Since the President signed the DADT law on December 22, 2010, there have been a lot of questions about the status of the law and the servicemembers impacted by it. SLDN’s Executive Director addressed those issues in an “open letter” to the community.” It’s got important information, so I’m printing the entire letter:
Dear supporters, allies, and friends,
With the President signing legislation into law that provides a pathway to repeal, the SLDN family and greater LGBT community, along with our allies, should be proud of the role each person played in making history. But the job is not done.
Troops remain at risk under the law. Our service member hotline has not silenced. Since the President signed legislation, 135 service members and veterans have contacted our legal team for help. “Don’t Ask, Don’t Tell” will remain the law until certification and the 60-day implementation period have been completed.
While a measure of dignity has been restored to thousands of service members on active duty, and to over a million gay and lesbian veterans who served in silence – the uncertainty and fear in the ranks remains. Our mission and our services will continue: securing the freedom for all qualified to serve in the U.S. military with equality of treatment and opportunity.
We all know there is vital work unfinished.
In the near term:
* We will press ahead for swift certification so we can move ahead to implement the law, and to deliver on our new law’s promise of open and honest military service. SLDN will keep our eye on this prize until DADT repeal is a reality.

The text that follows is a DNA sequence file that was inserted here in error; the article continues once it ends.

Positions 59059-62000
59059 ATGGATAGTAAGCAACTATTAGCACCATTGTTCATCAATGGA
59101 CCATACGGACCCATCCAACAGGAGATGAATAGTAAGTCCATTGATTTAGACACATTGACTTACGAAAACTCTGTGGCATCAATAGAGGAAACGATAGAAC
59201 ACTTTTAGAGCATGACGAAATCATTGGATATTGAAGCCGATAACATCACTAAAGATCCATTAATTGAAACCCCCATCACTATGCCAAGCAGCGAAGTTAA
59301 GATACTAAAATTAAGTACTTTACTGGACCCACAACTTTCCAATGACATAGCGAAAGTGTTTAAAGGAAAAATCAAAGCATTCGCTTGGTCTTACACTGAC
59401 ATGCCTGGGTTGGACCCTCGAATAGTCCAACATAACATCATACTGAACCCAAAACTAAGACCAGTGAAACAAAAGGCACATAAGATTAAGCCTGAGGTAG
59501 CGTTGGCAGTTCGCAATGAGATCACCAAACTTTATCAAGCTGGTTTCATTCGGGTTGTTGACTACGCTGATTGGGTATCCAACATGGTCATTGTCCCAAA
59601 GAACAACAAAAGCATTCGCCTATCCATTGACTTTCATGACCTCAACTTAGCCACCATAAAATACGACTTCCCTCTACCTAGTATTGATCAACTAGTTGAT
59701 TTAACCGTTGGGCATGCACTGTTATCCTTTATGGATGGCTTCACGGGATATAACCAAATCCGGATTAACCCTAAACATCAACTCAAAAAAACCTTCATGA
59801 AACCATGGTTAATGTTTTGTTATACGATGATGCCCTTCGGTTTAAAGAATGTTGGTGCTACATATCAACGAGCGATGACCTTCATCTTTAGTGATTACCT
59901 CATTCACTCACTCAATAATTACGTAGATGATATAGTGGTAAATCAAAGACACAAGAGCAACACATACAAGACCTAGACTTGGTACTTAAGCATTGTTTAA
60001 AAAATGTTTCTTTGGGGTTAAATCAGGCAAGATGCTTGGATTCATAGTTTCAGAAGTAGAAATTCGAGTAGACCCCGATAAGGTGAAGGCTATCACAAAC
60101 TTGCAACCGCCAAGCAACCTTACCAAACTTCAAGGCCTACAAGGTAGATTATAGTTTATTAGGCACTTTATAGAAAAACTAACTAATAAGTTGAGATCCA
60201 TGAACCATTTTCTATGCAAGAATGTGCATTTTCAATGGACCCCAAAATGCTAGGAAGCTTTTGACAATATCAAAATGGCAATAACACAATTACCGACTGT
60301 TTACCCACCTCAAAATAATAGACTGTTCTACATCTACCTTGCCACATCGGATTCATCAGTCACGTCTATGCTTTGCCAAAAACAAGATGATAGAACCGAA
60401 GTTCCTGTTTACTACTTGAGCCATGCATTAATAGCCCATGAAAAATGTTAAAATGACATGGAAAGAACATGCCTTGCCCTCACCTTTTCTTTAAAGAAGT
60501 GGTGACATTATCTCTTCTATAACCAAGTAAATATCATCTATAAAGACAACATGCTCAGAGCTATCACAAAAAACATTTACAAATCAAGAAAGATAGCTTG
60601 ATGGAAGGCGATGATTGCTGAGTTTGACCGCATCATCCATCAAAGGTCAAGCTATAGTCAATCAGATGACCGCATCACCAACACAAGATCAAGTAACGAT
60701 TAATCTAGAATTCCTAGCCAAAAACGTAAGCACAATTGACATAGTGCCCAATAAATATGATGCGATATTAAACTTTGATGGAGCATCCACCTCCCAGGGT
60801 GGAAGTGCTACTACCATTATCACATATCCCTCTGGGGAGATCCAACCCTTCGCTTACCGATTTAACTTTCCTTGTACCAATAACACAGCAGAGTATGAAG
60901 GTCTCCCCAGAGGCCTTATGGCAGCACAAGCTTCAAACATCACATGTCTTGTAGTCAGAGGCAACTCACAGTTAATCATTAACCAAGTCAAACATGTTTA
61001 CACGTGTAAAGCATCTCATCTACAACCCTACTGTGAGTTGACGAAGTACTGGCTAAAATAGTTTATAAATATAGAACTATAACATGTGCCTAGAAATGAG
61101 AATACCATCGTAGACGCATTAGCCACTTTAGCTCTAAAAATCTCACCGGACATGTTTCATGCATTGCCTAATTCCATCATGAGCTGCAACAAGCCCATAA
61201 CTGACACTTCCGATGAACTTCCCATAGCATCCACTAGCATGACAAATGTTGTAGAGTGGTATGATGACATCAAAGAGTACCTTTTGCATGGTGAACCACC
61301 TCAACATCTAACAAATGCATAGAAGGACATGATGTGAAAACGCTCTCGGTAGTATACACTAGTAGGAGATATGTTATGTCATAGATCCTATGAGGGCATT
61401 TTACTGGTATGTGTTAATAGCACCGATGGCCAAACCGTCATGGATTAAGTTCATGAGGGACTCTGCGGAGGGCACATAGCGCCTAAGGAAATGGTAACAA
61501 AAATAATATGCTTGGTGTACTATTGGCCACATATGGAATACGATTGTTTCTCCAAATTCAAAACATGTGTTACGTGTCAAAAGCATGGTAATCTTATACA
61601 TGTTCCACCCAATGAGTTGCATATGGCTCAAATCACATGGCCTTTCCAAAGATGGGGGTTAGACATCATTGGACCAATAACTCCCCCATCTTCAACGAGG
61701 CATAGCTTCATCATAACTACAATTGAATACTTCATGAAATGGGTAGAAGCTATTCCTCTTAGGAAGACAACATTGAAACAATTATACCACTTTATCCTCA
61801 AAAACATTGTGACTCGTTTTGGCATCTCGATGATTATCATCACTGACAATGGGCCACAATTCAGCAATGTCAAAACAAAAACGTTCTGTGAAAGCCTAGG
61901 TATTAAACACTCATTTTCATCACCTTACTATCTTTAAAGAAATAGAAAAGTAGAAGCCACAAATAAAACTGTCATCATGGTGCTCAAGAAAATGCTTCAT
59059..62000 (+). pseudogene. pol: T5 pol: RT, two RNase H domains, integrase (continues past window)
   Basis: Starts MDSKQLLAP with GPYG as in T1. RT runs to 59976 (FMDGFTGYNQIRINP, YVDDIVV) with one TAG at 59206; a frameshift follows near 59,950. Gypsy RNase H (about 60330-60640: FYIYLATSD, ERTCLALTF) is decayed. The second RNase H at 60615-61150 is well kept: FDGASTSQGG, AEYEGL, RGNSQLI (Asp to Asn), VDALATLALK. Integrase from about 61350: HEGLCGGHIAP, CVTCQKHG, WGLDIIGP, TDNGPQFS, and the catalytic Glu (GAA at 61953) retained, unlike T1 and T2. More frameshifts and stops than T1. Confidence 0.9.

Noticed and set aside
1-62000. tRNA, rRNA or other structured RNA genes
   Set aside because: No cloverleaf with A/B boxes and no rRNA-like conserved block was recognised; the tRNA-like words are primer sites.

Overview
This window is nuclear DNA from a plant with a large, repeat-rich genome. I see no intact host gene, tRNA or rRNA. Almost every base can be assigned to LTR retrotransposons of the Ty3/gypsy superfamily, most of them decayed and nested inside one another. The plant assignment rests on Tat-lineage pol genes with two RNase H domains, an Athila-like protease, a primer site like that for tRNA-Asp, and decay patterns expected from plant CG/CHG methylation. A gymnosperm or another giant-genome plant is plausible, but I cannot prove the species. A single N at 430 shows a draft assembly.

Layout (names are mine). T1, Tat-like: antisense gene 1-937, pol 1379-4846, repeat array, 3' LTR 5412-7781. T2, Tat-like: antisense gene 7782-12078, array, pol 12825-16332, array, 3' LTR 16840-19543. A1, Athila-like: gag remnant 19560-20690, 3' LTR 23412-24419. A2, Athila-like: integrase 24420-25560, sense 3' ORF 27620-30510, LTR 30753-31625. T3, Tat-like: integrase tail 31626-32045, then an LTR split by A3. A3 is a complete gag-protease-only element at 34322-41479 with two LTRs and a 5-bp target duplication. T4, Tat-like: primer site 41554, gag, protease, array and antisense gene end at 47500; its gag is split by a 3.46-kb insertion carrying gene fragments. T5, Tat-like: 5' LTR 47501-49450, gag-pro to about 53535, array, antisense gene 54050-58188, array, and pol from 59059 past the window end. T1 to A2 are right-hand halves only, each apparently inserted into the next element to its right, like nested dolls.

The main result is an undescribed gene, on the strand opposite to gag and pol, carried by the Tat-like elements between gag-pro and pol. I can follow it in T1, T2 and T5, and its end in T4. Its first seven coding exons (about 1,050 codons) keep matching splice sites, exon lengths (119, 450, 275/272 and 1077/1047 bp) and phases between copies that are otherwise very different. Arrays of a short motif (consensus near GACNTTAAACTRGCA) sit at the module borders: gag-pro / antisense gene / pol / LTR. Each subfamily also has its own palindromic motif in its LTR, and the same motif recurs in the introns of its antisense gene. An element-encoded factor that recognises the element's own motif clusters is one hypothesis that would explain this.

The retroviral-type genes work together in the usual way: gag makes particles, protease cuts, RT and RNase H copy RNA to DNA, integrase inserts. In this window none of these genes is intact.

* We must urge the President to finish the task by issuing an Executive Order upon certification barring discrimination on sexual orientation and gender identity.
* We must insist the spirit and letter of the law are enforced and that all LGBT Servicemembers actually receive equal treatment for the same selfless service. As the only organization that promises and delivers free legal advice to those joining or serving in uniform, today and in the future, we have service members to defend and injustices to remedy.
Beginning this year and the years that follow:
* SLDN will advocate for the same support and benefits that are taken for granted by others in uniform – to ensure for the first time that all dependents and loved ones are recognized fairly for their sacrifices. Our LGBT military families count too.
* We must accelerate the re-accession of all qualified and able candidates for military service who were harmed or discharged under DADT and who once again wish to serve their country.
* We will speak up for and assist our veterans to address dishonorable and hurtful discharges and empower them to seek redress for the veterans benefits they earned.
On December 22, 2010, President Obama strengthened American security while laying out a plan to end this chapter of shameful discrimination in our armed services. But the job is not done.
Together, with your generous support and commitment, we have made history – and together we will ensure a brighter future and greater opportunity for every LGBT service member and all our military families.
With a pathway to repeal, we now must keep doing all in our power to make sure each one has the equal chance to succeed. That is America’s story and ours.
U.S. Army veteran and SLDN executive director